Representatives from some of Thailand’s poorest communities were in a standoff this morning with police who blocked them from an event where the prime minister was speaking.
Saying they were duped by empty promises late last month when they ended their 19-day encampment in Bangkok, members of the Assembly of the Poor in Sisaket province today were cop-blocked from bringing their longstanding demands to Prime Minister Prayuth Chan-o-cha.
“The government is full of excuses and no solutions have been offered for most of our problems since we camped out in Bangkok for 19 days,” Arrisara “Dream” Kwanwian, one of the assembly’s organizers told Coconuts Bangkok this morning.
Several hundred rural Thais converged today on the province’s Rasi Salai district where Prayuth was due to visit local farmers, open a factory for paddy incubators and visit the Fair Trade fair that’s promoting smart farming and agricultural innovation. Two weeks earlier, hundreds of assembly members ended their occupation of a street near the Government House in Bangkok after receiving assurances that their issues, many going back decades, would be systematically addressed.
“People are incredibly disappointed because it is clear that the bureaucrats were not sincere with us,” Arrisara said. “They did not see our struggle or truly hear our demands. They just saw us as annoying people who they wanted to send home.”
Their top issues have included compensation for being forced off land decades ago by several hastily built projects such as the Pak Mun, Hua Na and Rasi Salai Dam. Community opposition was so fierce to their construction in the 1990s that Thailand has been unable to build further dams since then. They also want revisions to updated national parks regulations they believe will lead to more evictions.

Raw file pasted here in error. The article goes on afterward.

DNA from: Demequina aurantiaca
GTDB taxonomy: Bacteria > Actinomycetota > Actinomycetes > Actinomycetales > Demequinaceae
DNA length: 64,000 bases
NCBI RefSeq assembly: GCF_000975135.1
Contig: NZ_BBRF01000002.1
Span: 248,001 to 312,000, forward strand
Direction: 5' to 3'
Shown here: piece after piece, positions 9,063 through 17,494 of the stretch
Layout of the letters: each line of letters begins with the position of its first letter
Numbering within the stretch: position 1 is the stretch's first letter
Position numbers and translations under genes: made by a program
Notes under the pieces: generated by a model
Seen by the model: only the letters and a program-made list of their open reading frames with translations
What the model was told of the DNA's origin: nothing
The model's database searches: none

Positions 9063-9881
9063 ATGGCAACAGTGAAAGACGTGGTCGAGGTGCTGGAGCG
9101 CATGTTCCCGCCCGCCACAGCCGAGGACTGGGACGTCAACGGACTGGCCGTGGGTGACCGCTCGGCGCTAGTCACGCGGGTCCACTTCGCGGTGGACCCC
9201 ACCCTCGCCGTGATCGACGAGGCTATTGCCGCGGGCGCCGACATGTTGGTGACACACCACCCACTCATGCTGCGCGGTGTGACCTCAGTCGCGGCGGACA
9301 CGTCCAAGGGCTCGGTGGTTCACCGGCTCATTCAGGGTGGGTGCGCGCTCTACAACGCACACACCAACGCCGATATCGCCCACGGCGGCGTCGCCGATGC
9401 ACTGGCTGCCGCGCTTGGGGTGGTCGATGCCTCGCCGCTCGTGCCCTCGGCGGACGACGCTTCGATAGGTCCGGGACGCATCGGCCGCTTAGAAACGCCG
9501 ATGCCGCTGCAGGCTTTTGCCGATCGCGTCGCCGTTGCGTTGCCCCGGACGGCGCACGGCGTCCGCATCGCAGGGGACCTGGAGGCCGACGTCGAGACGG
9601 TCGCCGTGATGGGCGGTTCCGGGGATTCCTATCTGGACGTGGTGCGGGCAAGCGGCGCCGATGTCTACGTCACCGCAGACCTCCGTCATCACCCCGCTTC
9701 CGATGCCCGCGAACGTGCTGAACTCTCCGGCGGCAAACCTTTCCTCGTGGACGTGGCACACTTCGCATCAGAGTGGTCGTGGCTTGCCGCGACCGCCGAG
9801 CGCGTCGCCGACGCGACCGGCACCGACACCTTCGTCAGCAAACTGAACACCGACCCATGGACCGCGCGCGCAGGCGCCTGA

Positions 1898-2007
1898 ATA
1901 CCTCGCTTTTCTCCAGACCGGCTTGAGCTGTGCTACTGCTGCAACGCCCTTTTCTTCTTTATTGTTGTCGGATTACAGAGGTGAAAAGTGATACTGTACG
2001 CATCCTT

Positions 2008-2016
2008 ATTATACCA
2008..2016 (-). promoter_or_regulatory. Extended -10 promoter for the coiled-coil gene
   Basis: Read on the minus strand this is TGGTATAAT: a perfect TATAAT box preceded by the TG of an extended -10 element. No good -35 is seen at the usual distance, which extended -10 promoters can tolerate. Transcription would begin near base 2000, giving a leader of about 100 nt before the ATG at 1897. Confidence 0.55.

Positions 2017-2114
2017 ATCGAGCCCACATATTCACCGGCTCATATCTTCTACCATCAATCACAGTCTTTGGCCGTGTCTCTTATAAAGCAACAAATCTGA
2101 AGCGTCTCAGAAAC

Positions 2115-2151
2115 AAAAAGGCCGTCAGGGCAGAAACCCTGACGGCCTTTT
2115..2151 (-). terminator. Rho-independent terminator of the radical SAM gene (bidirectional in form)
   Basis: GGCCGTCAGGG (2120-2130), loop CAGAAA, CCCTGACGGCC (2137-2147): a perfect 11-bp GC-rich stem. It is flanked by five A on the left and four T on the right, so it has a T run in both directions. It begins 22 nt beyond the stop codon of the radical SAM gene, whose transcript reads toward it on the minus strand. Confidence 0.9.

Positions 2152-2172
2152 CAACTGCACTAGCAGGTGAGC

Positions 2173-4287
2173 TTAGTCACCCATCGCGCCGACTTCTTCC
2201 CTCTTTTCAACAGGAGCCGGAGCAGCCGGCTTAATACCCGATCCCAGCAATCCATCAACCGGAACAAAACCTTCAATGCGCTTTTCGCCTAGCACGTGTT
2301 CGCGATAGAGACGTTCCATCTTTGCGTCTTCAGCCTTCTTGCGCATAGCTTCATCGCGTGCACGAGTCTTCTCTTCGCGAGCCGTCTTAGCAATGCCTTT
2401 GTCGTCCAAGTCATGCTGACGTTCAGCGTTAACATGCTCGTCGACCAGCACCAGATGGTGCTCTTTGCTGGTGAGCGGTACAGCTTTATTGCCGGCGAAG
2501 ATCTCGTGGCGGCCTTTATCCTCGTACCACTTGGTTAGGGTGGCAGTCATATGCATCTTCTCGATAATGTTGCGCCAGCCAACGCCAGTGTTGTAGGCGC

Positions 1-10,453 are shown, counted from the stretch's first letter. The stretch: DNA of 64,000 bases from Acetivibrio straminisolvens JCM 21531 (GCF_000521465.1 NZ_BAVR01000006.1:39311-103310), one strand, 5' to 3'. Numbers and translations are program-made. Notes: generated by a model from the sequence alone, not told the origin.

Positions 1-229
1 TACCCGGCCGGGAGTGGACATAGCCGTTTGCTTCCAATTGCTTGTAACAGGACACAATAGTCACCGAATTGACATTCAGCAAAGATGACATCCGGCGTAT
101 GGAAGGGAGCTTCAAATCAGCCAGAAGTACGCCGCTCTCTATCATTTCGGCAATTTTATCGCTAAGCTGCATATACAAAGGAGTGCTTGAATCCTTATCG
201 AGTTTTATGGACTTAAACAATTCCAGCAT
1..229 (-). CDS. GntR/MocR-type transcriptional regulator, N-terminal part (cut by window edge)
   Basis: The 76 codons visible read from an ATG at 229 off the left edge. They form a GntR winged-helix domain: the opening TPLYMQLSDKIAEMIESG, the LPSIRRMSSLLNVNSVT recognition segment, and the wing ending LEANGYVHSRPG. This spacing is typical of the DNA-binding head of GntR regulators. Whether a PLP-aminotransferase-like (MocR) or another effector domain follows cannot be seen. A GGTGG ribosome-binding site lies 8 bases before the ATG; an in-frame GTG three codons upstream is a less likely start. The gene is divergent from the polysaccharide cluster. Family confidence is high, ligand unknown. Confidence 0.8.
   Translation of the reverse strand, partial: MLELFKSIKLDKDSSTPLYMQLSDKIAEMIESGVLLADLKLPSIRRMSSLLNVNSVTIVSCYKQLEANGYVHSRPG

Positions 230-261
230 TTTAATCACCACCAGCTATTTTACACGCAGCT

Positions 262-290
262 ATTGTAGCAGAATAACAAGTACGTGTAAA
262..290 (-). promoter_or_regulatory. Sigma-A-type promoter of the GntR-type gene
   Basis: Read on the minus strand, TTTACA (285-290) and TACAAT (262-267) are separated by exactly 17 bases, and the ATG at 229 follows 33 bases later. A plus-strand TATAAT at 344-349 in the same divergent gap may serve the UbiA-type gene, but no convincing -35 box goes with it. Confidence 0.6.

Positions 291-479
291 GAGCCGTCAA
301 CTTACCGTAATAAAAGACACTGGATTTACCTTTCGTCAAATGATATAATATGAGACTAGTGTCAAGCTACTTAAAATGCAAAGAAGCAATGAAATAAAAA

They broke camp in late October after Tewan Liptapanlop of the Prime Minister’s Office committed to finding solutions to the group’s issues in a meeting.
Tewan had promised to raise the matter at a cabinet meeting to devise plans, practical solutions and a timeframe to solve the dozens of problems. He had also promised to suggest establishing a committee to hash out the details and “steadily move forward” on their issues.
Two weeks later, assembly reps say nothing has come of it.
“In a statement Tewan sent to us, he said be brought it up in the cabinet meeting, but that was it. No solutions were offered, no orders were made and no committee was set up. Nothing we agreed upon was followed through,” Arrisara said.
Attempts to reach Tewan on Thursday were unsuccessful.
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